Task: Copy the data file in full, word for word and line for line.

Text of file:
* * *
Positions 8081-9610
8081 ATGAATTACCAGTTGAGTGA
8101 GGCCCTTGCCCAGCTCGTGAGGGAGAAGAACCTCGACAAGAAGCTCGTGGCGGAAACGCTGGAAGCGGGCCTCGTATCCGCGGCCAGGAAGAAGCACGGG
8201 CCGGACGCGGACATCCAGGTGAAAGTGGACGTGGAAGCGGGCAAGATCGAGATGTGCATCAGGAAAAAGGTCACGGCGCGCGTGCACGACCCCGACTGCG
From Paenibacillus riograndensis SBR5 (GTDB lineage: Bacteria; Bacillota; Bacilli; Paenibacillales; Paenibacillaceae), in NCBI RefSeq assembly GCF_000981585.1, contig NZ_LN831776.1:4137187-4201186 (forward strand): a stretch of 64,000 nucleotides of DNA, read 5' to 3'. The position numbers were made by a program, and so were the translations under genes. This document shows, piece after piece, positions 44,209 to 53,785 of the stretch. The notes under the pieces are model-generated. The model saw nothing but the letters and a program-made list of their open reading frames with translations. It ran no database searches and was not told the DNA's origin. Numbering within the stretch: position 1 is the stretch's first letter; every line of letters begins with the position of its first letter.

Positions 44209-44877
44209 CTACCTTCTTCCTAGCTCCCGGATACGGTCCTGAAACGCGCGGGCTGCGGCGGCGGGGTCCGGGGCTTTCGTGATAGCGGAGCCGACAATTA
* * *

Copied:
Positions 8081-9610
8081 ATGAATTACCAGTTGAGTGA
8101 GGCCCTTGCCCAGCTCGTGAGGGAGAAGAACCTCGACAAGAAGCTCGTGGCGGAAACGCTGGAAGCGGGCCTCGTATCCGCGGCCAGGAAGAAGCACGGG
8201 CCGGACGCGGACATCCAGGTGAAAGTGGACGTGGAAGCGGGCAAGATCGAGATGTGCATCAGGAAAAAGGTCACGGCGCGCGTGCACGACCCCGACTGCG
From Paenibacillus riograndensis SBR5 (GTDB lineage: Bacteria; Bacillota; Bacilli; Paenibacillales; Paenibacillaceae), in NCBI RefSeq assembly GCF_000981585.1, contig NZ_LN831776.1:4137187-4201186 (forward strand): a stretch of 64,000 nucleotides of DNA, read 5' to 3'. The position numbers were made by a program, and so were the translations under genes. This document shows, piece after piece, positions 44,209 to 53,785 of the stretch. The notes under the pieces are model-generated. The model saw nothing but the letters and a program-made list of their open reading frames with translations. It ran no database searches and was not told the DNA's origin. Numbering within the stretch: position 1 is the stretch's first letter; every line of letters begins with the position of its first letter.

Positions 44209-44877
44209 CTACCTTCTTCCTAGCTCCCGGATACGGTCCTGAAACGCGCGGGCTGCGGCGGCGGGGTCCGGGGCTTTCGTGATAGCGGAGCCGACAATTA